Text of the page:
Mediterranean diet vs keto go head-to-head, although they approach diet and wellness from two very different directions
One of the changes in diet for many people as a result of COVID lockdown orders is that they are not eating out as often. With restaurants limited to either take-out or delivery, more people are instead preparing their meals at home. Both the keto and the Mediterranean diets have gained a great deal of popularity over the past few years and can easily be followed with ingredients found in most supermarkets. Although there are some similarities, in terms of foods that can be eaten, there are also key differences in terms of goals, potential risks, and long-term benefits. Who wins in the Mediterranean diet vs. keto match-up?
The defining feature of the keto diet is that it is extremely low in carbs and high in fat.1 In fact, carbs should be less than 10% of the total daily intake.
When the body no longer has carbs or glucose as a fuel source, it will instead turn to fat, which the liver turns into ketones. These ketones then become the body’s new fuel source, replacing the sugars found in carbs. Because the body needs to replace so many carbs, fats are increased to make up as much as 90% of a 2,000 calorie per day diet.1 A sample, keto-friendly diet might include:
- Rib eye steak, pork roast and bacon, instead of lean meats
- Dark chocolate and nut butters
- Leafy greens, instead of starchy vegetables such as sweet potatoes
- Oil- or mayonnaise-based salad dressings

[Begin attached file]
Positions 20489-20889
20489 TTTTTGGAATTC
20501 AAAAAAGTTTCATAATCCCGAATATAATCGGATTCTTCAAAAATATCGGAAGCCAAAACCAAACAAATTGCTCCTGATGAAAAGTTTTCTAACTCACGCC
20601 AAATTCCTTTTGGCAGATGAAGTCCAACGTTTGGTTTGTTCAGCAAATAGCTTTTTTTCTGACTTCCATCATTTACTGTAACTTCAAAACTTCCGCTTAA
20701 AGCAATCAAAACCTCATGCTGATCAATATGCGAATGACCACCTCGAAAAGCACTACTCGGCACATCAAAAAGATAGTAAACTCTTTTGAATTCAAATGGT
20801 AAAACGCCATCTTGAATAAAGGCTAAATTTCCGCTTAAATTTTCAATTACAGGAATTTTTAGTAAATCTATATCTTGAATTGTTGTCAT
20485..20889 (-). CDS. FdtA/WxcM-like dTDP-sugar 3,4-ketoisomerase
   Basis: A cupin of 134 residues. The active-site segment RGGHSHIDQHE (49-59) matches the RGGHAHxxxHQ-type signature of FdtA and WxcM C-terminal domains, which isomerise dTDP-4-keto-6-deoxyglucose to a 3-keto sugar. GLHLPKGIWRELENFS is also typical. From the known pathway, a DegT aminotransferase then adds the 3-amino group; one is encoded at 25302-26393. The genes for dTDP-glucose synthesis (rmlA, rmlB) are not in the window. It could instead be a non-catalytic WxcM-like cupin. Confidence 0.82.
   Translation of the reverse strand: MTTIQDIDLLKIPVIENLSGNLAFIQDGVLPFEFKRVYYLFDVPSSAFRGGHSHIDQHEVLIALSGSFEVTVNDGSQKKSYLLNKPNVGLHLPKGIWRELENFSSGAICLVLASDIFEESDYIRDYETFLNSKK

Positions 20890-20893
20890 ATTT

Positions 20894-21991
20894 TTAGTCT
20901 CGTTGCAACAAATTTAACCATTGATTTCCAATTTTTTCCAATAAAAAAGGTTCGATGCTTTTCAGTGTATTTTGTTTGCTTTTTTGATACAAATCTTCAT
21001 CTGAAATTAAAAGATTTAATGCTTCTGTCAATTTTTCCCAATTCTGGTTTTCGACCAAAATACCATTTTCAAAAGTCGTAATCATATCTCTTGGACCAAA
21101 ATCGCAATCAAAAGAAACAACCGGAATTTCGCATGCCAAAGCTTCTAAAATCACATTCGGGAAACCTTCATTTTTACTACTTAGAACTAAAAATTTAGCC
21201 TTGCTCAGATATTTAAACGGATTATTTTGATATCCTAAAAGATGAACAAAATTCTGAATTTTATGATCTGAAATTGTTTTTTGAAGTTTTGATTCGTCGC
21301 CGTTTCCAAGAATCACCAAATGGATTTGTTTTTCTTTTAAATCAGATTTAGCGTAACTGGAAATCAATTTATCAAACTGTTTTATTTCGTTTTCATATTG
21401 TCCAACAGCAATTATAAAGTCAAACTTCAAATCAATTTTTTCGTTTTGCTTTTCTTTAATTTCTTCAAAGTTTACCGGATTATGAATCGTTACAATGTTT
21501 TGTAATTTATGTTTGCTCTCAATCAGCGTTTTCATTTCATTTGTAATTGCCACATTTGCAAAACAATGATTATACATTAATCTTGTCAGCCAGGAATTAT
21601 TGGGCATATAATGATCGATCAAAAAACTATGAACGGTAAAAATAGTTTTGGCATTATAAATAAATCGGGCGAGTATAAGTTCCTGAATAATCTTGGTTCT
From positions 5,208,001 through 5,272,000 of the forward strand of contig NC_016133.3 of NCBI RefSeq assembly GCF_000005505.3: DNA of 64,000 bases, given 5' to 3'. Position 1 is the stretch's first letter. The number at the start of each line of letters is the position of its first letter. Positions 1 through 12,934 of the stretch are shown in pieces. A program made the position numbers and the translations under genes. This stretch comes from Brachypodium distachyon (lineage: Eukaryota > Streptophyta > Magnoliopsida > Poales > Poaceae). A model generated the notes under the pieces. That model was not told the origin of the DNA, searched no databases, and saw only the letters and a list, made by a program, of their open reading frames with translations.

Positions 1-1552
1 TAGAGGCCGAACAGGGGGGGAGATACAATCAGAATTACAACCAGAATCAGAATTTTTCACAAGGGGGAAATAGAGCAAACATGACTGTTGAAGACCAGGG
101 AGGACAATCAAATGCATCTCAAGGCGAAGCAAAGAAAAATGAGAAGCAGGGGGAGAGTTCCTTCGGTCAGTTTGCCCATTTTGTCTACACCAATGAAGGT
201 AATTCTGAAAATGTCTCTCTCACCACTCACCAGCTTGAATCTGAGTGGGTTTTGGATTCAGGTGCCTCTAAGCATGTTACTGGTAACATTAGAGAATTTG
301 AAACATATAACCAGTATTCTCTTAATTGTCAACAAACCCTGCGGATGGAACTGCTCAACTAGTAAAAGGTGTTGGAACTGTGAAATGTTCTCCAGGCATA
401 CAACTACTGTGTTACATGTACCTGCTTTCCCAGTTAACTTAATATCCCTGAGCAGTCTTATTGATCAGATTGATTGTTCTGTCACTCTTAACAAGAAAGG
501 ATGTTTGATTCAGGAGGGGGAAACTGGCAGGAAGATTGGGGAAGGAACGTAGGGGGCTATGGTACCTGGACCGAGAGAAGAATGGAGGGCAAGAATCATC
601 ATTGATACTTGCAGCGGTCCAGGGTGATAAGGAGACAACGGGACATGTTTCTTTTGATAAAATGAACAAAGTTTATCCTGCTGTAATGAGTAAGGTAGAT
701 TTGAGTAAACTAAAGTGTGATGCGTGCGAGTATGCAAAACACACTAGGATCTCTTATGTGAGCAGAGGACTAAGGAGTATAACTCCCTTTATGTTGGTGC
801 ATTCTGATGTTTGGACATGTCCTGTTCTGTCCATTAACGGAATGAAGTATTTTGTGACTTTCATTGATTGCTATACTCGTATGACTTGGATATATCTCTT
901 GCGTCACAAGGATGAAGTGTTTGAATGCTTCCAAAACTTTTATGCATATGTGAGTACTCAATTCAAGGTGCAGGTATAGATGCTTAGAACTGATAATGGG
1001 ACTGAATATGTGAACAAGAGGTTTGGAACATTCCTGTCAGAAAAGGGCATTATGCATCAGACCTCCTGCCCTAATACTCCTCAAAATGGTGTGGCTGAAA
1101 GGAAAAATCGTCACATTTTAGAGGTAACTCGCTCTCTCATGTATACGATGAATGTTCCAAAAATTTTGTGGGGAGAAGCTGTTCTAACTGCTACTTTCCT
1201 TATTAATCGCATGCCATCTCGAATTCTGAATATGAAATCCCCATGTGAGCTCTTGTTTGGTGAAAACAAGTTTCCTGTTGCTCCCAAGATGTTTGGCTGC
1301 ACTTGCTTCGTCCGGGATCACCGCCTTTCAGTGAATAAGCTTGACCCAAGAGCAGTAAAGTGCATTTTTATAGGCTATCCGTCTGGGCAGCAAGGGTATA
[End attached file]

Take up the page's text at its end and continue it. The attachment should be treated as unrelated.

A 2013 meta-analysis of smaller studies appear to show that the keto diet has success over the short term, compared to just a standard low-fat diet.2 A 2018 study found that patients still retained modest weight loss for periods of up to a year, but there was also a high drop-out rate of as many as one-third of all patients.3
While some promote the keto diet as a lifestyle, many point it out as unhealthy over the long term due to its high fat requirements.
The Mediterranean diet is not as strict or regimented as the keto diet. Instead, it is loosely based around the standard diet found among countries surrounding the Mediterranean.
Some examples of food that could be found in a Mediterranean diet include:
- Fresh fruit and vegetables
- Whole grains, beans, lentils, and nuts
- Herbs, spices, and healthy fats such as olive oil
- Seafood twice a week
- Moderate amounts of dairy, including eggs and poultry
It should not be surprising that the Mediterranean diet has long-term health benefits for most people who follow it. A 2018 study followed the health status of almost 26,000 healthy American women. The researchers found that the risk of cardiac disease was reduced by approximately 25% for those women who followed the Mediterranean diet.4
Mediterranean diet vs Keto — which diet is better?
The answer to this question really comes down to each individual patient’s health, lifestyle, and goals.
Because the keto diet puts stress on both the kidneys and liver, it may not be the best option for your patients who are prone to kidney stones or liver problems. On the other hand, it may be an excellent way for them to “jump start” their weight loss plan, before transitioning to a long-term change in eating habits, such as the Mediterranean diet.
On the other hand, the Mediterranean diet will not produce rapid weight loss, so it is likely to be more successful with your patients who are committed over the long term to a wellness lifestyle.
- Masood W, Uppaluri KR. Ketogenic diet. [Updated 2020 March 29]. In: StatPearls [Internet]. Treasure Island, FL: StatPearls Publishing.
- Bueno NB, de Melo IS, de Oliveira SL, da Rocha Ataide T. Very-low-carbohydrate ketogenic diet v. low-fat diet for long-term weight loss: A meta-analysis of randomised controlled trials. British Journal of Nutrition. 2013;110(7):1178-1187.
- Ting R, Dugré N, Allan GM, Lindblad AJ. Ketogenic diet for weight loss. Canadian Family Physician. 2018;64(12):906.
- Ahmad S, Moorthy MV, Demler OV, et al. Assessment of risk factors and biomarkers associated with risk of cardiovascular disease among women consuming a Mediterranean diet. JAMA Network Open. 2018;1(8):e185708.